Elsewhere, the EU’s abuse of geographical indication rules continues to threaten U.S. producers’ access to foreign markets for common-name cheeses like “Parmesan” and “Feta.” In collaboration with the Consortium for Common Food Names (CCFN), NMPF and USDEC have pushed the U.S. government to proactively defend the rights of U.S. cheesemakers and fought the court battles necessary to advance this effort.

That work resulted in a key win last January, when a U.S. District Court ruled in our favor that “Gruyere” cheese can be produced anywhere – not just in France or Switzerland. This landmark victory again proved that common names are widely understood to refer to types of food, regardless of where they are produced.

Holding Canada responsible

The U.S.-Mexico-Canada Agreement (USMCA) provided a much-needed update to trade rules. NMPF and USDEC supported it as a deal that would increase exports and boost farm gate milk prices.

Unfortunately, Canada hasn’t held up its end of the bargain. By reserving most of its dairy tariff rate quotas (TRQs) for Canadian processors and directly impairing American exporters’ ability to access the Canadian market, it’s clearly a break of the USMCA’s TRQ provisions that allow market access.

NMPF and USDEC successfully advocated for last year’s initiation of the first-ever USMCA dispute settlement process. The United States won the initial case in January, but upon Canadian refusal to comply with the ruling, NMPF and USDEC prompted the U.S. government to pursue a second dispute panel, resulting in the U.S. seeking formal consultations with Canada in May. The organizations have urged a strong response on behalf of wronged U.S. dairy industry members to ensure that America’s dairy sector receives the full export benefits promised under the agreement.

Strengthening relationships in Latin America

NMPF and USDEC finalized partnerships with the Chilean National Federation of Producers (Fedeleche) and Rural Society of Argentina this year that will advance shared policy priorities internationally. Far more than just agreements on paper, these relationships set a foundation to confront emerging threats, both in key export markets and in international standard-setting bodies to ward off anti-trade and anti-dairy policies.

These examples are just a slice of the trade policy issues that touched the U.S. dairy industry in 2022, but each highlights the great potential of the American dairy industry to grow worldwide and shows the need for the U.S. government to work with us to get there. Looking to 2023 and beyond, NMPF and USDEC are looking forward to ensuring that exports keep growing in volume and in value, supporting the bottom line of dairy farmers, manufacturers, and workers throughout the country.

This column originally appeared in Hoard’s Dairyman Intel on Dec. 26, 2022.

NMPF’s Bjerga on Dairy’s Recent Policy Wins

As the year comes to a close, the National Milk Producers Federation is applauding two recent measures that support the dairy industry. NMPF Senior Vice President of Communications Alan Bjerga spoke with RFD-TV’s own Janet Adkison about how the Growing Climate Solutions Act and Sustains Act benefit dairy farmers, and what USTR’s announcement of a new request for dispute settlement consultations with Canada means for U.S. dairy.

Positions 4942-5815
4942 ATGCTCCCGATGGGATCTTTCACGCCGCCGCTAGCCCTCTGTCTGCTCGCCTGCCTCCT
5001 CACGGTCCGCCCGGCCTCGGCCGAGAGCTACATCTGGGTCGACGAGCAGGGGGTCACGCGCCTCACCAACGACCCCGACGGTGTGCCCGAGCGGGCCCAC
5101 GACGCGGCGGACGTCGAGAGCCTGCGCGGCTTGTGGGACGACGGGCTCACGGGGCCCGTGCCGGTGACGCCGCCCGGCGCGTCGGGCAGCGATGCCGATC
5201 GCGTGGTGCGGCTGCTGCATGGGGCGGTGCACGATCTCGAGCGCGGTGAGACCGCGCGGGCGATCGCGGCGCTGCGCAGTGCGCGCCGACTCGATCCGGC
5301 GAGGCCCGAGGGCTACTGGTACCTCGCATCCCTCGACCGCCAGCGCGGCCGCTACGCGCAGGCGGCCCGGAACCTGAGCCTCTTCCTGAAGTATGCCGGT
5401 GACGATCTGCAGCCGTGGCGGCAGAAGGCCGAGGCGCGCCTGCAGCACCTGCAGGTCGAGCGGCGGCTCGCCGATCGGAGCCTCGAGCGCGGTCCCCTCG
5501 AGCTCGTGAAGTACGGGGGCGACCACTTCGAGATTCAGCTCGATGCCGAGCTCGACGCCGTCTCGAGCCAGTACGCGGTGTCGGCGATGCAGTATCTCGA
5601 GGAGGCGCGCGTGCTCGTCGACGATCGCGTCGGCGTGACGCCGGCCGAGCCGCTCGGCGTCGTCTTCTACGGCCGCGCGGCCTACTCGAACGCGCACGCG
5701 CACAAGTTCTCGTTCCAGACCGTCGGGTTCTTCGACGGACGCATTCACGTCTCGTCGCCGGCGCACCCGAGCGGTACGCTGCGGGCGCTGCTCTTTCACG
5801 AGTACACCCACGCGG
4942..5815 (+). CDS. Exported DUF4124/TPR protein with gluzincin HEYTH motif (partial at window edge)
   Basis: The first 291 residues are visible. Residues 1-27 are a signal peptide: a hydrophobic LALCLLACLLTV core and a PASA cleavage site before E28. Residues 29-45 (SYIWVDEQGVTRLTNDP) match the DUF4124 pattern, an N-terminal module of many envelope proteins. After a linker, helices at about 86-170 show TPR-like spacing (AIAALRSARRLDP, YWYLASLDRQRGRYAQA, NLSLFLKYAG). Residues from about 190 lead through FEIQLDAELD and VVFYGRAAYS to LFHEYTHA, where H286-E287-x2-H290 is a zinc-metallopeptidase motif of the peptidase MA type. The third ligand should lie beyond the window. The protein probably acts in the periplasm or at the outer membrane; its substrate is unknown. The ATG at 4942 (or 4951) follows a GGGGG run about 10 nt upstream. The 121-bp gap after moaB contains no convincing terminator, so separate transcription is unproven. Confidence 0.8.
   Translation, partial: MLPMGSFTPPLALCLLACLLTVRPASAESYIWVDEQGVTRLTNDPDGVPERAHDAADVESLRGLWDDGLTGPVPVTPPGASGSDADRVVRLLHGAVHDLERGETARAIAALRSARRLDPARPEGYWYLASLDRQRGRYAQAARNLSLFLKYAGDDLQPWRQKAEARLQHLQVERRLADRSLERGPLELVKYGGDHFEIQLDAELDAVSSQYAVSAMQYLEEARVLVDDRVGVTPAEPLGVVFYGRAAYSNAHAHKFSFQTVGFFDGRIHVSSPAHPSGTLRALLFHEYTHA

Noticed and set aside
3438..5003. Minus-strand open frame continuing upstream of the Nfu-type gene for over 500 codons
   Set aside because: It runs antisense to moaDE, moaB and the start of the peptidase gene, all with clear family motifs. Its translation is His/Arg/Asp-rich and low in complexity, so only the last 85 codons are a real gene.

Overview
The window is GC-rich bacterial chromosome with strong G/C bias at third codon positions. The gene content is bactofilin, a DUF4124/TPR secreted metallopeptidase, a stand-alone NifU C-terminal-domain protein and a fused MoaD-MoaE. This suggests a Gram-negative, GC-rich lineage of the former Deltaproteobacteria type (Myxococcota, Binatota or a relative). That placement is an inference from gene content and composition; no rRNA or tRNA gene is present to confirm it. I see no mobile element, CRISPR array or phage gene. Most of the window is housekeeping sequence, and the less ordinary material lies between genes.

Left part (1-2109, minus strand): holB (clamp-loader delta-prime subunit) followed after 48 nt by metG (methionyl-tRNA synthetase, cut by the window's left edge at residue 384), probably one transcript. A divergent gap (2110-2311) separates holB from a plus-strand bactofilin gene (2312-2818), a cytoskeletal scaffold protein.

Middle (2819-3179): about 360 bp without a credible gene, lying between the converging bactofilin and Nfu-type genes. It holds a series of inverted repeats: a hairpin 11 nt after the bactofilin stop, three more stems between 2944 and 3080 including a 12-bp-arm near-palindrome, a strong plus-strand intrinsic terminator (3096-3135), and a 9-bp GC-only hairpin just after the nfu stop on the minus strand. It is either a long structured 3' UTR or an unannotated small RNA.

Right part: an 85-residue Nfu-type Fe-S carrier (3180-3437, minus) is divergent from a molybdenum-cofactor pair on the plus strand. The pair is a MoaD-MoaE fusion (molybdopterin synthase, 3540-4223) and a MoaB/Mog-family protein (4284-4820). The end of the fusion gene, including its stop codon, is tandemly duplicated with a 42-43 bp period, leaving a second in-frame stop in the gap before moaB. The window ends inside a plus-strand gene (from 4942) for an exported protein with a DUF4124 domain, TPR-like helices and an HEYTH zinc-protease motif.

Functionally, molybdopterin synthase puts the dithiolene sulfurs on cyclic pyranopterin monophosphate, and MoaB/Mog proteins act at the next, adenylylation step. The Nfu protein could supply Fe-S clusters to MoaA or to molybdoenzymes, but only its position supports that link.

U.S. Dairy Salutes USTR’s Pursuit of Canadian USMCA Compliance

ARLINGTON, VA – The National Milk Producers Federation (NMPF) and U.S. Dairy Export Council (USDEC) commend the U.S. Trade Representative’s announcement today that it is filing a new request for dispute settlement consultations with Canada in order to expand the scope of the second U.S.-Mexico-Canada Agreement (USMCA) dairy dispute to include additional elements necessary to ensure that Canada fully complies with its USMCA obligations.

The initial USMCA dispute panel, launched by the United States in May 2021, found Canada in violation of USMCA’s tariff-rate quota (TRQ) provisions by reserving most of its preferential dairy TRQs for Canadian processors. In March 2022, Canada released its revised approach to USMCA TRQs, which still violated the USMCA, by providing inequitable advantages to Canadian dairy processors and failing to administer TRQs in a manner to ensure full use of TRQs as intended by USMCA. This prompted USTR to request formal consultations with Canada over the measures, the first step in bringing a second case before a USMCA dispute settlement panel.

Today’s actions are the culmination of months of painstaking work to evaluate the strongest basis for the United States’ case and find the best approach to bring Canada into compliance given its persistent violations.

“We thank USTR and USDA for their diligence in working to ensure that American dairy producers have the market access promised under USMCA. NMPF is committed to doing everything it can to support the case,” stated Jim Mulhern, president and CEO of NMPF. “At the end of the day, if Canada continues to flagrantly flout its obligations, the U.S. government has to be ready with retaliatory measures that make the Canadian government reconsider its actions.”

“It is deeply unfortunate that Canada simply refuses to honor the full terms of our agreement,” said Krysta Harden, president and CEO of USDEC. “USMCA is a fair deal that was thoroughly negotiated and agreed to by the Canadian government. The U.S. dairy community is thankful the administration and Congress have taken Canada’s violations seriously and are fighting for full export benefits that the American dairy industry earned.”


NMPF’s Castaneda on Dairy Trade With Canada


Jaime Castaneda, NMPF’s Executive Vice President for Policy Development & Strategy, discusses Canada’s lack of willingness to honor its dairy commitments under USMCA on RFD-TV. A dispute resolution panel under the trade agreement has found Canada’s system of allocating access to its dairy market to the U.S. in violation of the deal. NMPF is urging an aggressive U.S. response.

NMPF’s Morris on Infant Formula Shortage


NMPF Senior Vice President for Trade Shawna Morris discusses the current nationwide infant formula shortage and ways to solve the immediate crisis, speaking with the National Association of Farm Broadcasters. While temporary import increases can help alleviate short-term shortages, current problems involve supply-chain shortfalls doesn’t reflect a lack of inputs, she said: “The milk, the ingredients, that the plant would need in order to produce formula, no challenge there. Instead, what we have is a problem more on the processing capacity piece.”